Another part the co-operate plays is in post-harvest production. Each bean that is sold to them still contains an outer layer called the husk. The beans must be de-husked prior to being sold. The co-operative collects all the beans, organizes the beans by quality, de-husks them and then coordinates the sale on the commodity markets. Their are three large commodity markets in the world. The largest is the New York exchange. Coffee is the #1 food import in the United States and the second largest commodity market behind only oil.
Once the cherries are picked, and separated to the best of a humans ability, they are fed into a machine that uses air to separate the heavy stuff (the cherries) and the light stuff (dirt, gravel, sticks, leaves, etc..) Once the cherries are separated from everything else they are moved onto a machine called the “De-pulper”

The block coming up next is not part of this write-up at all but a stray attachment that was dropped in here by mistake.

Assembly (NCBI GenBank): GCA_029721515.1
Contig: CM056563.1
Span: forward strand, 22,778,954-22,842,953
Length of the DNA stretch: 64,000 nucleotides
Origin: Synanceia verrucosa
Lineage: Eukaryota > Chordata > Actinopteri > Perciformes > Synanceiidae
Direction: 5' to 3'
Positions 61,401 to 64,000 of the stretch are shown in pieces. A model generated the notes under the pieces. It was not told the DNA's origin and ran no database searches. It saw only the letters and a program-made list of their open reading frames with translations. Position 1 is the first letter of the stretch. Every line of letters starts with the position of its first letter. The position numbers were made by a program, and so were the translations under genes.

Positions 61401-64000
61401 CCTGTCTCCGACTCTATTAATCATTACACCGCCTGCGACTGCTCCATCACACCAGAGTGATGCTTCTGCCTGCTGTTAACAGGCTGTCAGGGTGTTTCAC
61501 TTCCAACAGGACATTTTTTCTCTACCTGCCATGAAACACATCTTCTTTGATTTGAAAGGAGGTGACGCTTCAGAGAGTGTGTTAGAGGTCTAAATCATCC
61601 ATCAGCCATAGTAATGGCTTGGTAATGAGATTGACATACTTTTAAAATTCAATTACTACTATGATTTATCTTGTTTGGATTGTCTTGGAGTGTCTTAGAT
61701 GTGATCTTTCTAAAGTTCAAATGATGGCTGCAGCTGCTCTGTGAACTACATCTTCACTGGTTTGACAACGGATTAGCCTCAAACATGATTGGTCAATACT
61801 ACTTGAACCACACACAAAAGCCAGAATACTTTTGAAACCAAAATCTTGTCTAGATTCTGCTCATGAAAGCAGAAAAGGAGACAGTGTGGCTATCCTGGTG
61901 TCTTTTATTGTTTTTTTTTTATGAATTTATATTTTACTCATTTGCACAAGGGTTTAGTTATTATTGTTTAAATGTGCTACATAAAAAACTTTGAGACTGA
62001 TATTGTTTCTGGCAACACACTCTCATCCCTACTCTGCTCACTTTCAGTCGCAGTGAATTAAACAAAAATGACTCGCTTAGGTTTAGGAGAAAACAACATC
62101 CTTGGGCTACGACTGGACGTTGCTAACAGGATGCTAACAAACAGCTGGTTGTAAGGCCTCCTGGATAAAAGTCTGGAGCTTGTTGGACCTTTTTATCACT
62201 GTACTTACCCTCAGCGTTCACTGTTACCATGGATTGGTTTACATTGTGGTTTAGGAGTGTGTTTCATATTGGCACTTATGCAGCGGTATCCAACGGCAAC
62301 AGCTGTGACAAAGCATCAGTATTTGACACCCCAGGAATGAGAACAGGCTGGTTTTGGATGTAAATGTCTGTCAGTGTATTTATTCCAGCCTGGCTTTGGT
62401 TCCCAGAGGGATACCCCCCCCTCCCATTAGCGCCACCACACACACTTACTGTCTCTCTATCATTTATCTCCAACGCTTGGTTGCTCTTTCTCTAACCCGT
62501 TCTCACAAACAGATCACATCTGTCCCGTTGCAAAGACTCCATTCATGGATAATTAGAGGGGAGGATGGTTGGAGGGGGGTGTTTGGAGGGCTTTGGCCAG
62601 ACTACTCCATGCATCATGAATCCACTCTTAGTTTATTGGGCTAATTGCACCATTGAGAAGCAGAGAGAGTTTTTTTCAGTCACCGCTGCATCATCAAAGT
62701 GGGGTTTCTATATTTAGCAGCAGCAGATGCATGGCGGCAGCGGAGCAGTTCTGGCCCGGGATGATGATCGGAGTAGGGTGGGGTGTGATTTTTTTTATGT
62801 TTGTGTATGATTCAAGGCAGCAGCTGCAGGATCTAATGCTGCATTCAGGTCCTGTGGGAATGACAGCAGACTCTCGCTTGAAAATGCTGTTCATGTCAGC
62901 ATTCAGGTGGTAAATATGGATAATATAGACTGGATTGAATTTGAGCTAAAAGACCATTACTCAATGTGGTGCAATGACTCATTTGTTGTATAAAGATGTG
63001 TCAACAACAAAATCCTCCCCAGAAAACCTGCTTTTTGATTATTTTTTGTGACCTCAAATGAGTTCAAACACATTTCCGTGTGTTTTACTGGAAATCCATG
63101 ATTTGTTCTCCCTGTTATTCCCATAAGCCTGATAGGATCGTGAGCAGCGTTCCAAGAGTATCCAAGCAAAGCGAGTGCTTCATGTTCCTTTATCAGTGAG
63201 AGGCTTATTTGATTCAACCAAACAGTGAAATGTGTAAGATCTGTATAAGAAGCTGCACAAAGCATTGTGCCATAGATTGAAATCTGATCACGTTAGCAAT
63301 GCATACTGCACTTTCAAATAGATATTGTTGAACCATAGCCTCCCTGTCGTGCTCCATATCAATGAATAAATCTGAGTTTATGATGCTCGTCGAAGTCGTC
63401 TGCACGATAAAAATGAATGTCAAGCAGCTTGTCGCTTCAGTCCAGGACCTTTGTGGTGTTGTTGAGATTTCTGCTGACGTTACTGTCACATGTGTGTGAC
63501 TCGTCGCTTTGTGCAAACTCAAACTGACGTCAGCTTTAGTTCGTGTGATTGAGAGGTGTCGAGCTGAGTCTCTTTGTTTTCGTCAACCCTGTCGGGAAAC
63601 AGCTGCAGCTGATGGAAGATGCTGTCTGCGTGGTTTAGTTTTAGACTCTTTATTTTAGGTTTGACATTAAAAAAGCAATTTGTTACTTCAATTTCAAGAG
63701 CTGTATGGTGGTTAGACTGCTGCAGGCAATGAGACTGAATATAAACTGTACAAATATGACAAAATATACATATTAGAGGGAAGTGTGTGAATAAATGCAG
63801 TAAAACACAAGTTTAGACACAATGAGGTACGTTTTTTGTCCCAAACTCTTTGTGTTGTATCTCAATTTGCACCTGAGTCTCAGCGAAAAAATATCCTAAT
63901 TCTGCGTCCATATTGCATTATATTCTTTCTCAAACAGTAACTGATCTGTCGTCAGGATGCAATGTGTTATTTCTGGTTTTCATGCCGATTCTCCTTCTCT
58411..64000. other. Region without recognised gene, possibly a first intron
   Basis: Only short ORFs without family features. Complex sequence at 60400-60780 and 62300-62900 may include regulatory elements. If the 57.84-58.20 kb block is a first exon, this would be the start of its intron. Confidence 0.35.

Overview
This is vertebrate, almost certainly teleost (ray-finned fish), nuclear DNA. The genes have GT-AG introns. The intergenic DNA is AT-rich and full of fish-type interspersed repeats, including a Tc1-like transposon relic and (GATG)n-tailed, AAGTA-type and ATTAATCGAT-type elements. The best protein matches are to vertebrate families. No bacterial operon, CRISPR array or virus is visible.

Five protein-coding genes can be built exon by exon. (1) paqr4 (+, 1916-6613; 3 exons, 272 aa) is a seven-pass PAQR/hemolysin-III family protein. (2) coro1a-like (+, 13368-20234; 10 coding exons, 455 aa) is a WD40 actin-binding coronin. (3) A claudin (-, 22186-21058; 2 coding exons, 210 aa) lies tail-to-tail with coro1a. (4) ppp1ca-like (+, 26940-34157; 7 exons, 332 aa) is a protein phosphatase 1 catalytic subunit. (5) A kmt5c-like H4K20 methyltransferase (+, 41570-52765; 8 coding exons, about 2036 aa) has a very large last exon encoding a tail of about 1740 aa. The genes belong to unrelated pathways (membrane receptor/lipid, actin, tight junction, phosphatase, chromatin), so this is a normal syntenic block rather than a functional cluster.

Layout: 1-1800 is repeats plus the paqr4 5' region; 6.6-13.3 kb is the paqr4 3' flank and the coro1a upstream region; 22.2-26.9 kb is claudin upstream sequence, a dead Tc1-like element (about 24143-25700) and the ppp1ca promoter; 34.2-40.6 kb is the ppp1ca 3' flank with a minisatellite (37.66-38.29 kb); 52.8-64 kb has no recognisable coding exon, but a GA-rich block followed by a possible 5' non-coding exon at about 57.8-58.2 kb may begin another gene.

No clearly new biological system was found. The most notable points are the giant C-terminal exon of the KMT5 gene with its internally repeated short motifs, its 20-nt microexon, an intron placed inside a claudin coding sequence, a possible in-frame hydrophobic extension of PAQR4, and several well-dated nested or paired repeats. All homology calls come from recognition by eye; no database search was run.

This is the at-home de-pulper. Once calibrated correctly you simply put the cherries in the hop, crank the wheel and out one end will come the bean covered in jelly and the pulp and skin out the other side. The calibration is important because it will not process under or over-riped fruit which is important for consistency.
The industrial versions of the de-pulper serves a few more purposes. Not only does the machine separate the fruits, skins and seeds – but it also organizes the seeds by weight and size which is a very good indication of the quality. The beans are fed into holding tanks where they will ferment for a certain amount of time. This fermentation gives the bean it’s unique characteristics such as color, aroma and flavor.